Are you familiar with this type of pressure sensor?
I cannot remember when is the last time where I calibrated this type of pressure instrument that is why I am excited to present it with you.
I was amazed the first time I saw it because it is so small but has the capability to sense and measure pressure.
We also have a hard time locating it because of its small size and the way it is being installed, but luckily, we found it deep inside the testing machine.
I rarely see this type of pressure sensor and maybe it is a good thing to share it with you in case you are not familiar with it.
I will share in this post the setup and procedure on how we perform the calibration including a simple verification using the manufacturer specs as a tolerance.
Visit my other post to learn more about calibration and verification.
What is a pressure sensor?
A pressure sensor which is also known as pressure transducer is a device that is powered electronically where it senses pressure to be converted to an electrical signal.
This conversion to an electrical signal allows it to be used and monitored by programmable controllers and other similar electronic devices.
A pressure sensor of this type ( Make – Model: SMC – PSE 548-R04) is used in a special way. It is a leak tester installed in a machine that is used to test a car battery housing. It detects the leak through a pressure variation over time.
This is a pneumatic pressure sensor, it means that it is using air as the fluid. And therefore, during calibration, we will also use a pneumatic pump to generate pressure.
How to calibrate a pressure sensor?
Most pressure sensors or transducers can be calibrated by taking its electrical signal as the output, usually, a voltage or a current then calculates its equivalent pressure values.
Read more below for the calibration setup and procedure
What to use to calibrate pressure sensors?
In this setup, we will be using a Fluke 754 with a Fluke 700P05 pressure module as the reference standard.
We will use a pneumatic hand pump with a pressure module connected to a process calibrator to simulate pressure.
Pressure Sensor Calibration Setup
Pressure sensor calibration setup- showing the input ports for supplying pressure
1. This is an SMC PSE 548-R04 type pressure sensor, so the input port is using only a quick connect tube.
2. Connect in the port as shown above the output of the pneumatic pump.
3. If you have the exact connector, just directly plug it in the port. You are now ready to supply the necessary pressure.
Pressure Sensor Calibration procedure.
1. Once it is properly set up and has stabilized, pump the necessary pressure.
2. Supply an increasing pressure. S
3. Then apply
4. Record in your Measurement Data Sheet. Perform 2 trials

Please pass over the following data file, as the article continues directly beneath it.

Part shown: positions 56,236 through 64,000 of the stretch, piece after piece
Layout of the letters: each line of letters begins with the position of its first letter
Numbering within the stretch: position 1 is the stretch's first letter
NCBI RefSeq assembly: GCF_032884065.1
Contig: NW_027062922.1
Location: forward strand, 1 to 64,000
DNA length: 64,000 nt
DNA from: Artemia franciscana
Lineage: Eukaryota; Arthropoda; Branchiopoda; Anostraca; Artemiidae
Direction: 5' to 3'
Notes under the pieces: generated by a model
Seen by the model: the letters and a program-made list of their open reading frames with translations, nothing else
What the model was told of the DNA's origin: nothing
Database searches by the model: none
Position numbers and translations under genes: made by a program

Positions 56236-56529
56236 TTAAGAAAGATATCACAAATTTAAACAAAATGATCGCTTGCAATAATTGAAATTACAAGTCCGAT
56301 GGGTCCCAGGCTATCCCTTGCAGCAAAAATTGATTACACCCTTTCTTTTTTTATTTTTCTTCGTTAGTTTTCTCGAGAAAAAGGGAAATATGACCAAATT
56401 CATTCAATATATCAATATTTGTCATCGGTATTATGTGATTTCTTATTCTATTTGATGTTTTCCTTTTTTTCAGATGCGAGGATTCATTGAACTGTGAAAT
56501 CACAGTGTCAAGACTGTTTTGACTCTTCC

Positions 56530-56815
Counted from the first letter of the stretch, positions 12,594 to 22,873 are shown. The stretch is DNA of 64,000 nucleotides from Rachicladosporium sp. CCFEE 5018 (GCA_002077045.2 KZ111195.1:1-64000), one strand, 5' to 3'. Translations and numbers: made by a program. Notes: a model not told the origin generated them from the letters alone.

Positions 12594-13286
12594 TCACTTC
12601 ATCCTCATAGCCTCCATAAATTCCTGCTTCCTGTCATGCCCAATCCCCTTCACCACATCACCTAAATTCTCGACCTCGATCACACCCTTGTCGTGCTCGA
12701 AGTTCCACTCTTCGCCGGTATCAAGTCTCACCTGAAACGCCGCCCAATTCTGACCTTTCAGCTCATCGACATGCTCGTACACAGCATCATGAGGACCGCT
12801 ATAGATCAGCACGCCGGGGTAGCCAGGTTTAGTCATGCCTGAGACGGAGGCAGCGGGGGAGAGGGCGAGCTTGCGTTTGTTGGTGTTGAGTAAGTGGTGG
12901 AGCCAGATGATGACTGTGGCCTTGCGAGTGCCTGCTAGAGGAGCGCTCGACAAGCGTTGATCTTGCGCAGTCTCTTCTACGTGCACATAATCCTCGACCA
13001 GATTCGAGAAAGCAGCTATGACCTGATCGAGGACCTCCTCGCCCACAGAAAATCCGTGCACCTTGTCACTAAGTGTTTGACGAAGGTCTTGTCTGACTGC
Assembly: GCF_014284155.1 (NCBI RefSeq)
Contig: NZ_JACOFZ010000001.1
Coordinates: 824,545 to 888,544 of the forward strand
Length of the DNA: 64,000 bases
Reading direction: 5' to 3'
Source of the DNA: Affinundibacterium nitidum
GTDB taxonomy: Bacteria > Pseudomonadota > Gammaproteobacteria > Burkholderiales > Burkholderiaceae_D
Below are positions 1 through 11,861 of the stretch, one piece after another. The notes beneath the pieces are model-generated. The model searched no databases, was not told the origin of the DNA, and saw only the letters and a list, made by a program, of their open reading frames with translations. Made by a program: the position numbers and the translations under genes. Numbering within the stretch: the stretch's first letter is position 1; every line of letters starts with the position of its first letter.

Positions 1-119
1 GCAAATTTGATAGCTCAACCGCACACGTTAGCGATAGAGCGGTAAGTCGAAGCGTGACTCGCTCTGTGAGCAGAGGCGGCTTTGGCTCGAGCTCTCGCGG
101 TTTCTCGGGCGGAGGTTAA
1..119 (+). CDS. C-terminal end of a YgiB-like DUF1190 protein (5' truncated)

How to P
We will be using the manufacturer specs as a basis for tolerance to determine a pass or fail results.
- The pressure sensor has an accuracy of 2% of FS
- Fulls Scale reading is = 1 Mpa
tolerance limit = 0.02 x 1 = +/- .02 Mpa
- Therefore, reading should be within +/- 0.02 Mpa
I have presented here, for me, is a rarely seen pressure sensor where I believe others also are not familiar with it. I also discussed a simple calibration and verification procedure using a pneumatic pump with a pressure module.
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thanks for this information. But we don’t have a pressure sensor yet, only the pressure gauge. Do they follow same procedure?
You are welcome. Appreciate that you like my post.
Yes, a pressure sensor follows the same procedure with the pressure gauge. The difference would be the range of the pressure module to be used, just in case you have a higher range pressure gauge, plus some positioning during calibration.
I have written a separate post about pressure gauge calibration, Please visit this link.>> pressure gauge calibration
Hope this helps
Thanks and regards,|
How about the pressure transducers? how can we calibrate it using affordable test equipment? What is an alternative standard for the Fluke 754 with a Fluke 700P05 pressure module? Just for our school thesis. Hoping for your immediate response. Thank you 🙂
You can use a digital test gauge or a digital pressure gauge (see sample in this link >> digital pressure gauge) with an accuracy of 0.25% and below for better performance. You still need a pneumatic pump as the pressure source (or any gas pressure source that you can control accurately) and a separate digital multimeter to measure the current value at 4 to 20 mA.
I hope this helps,
Hi Edwin, We have checked our pressure sensor with a fluke pressure gauge and documented the results. If the pressure is set at 500psig and the reading is 523.1 on the gauge, does that meet the tolerance? If not, why?
Do you already know your tolerance limit? You need to determine first your tolerance limit before we can perform a verification.
Let say for example that your tolerance limit is +/- 25 psig, this means that your reading is still acceptable, the acceptable range is from 475 to 525 psig, but if you exceeded this limit then it is a fail.
If you do not know your tolerance limit, you can start with the manufacturer specifications. Check the accuracy part in its manual.
To learn more on other rules in determining if results have passed or fail, check out my other post here >> decision rule.
I hope I answered your question.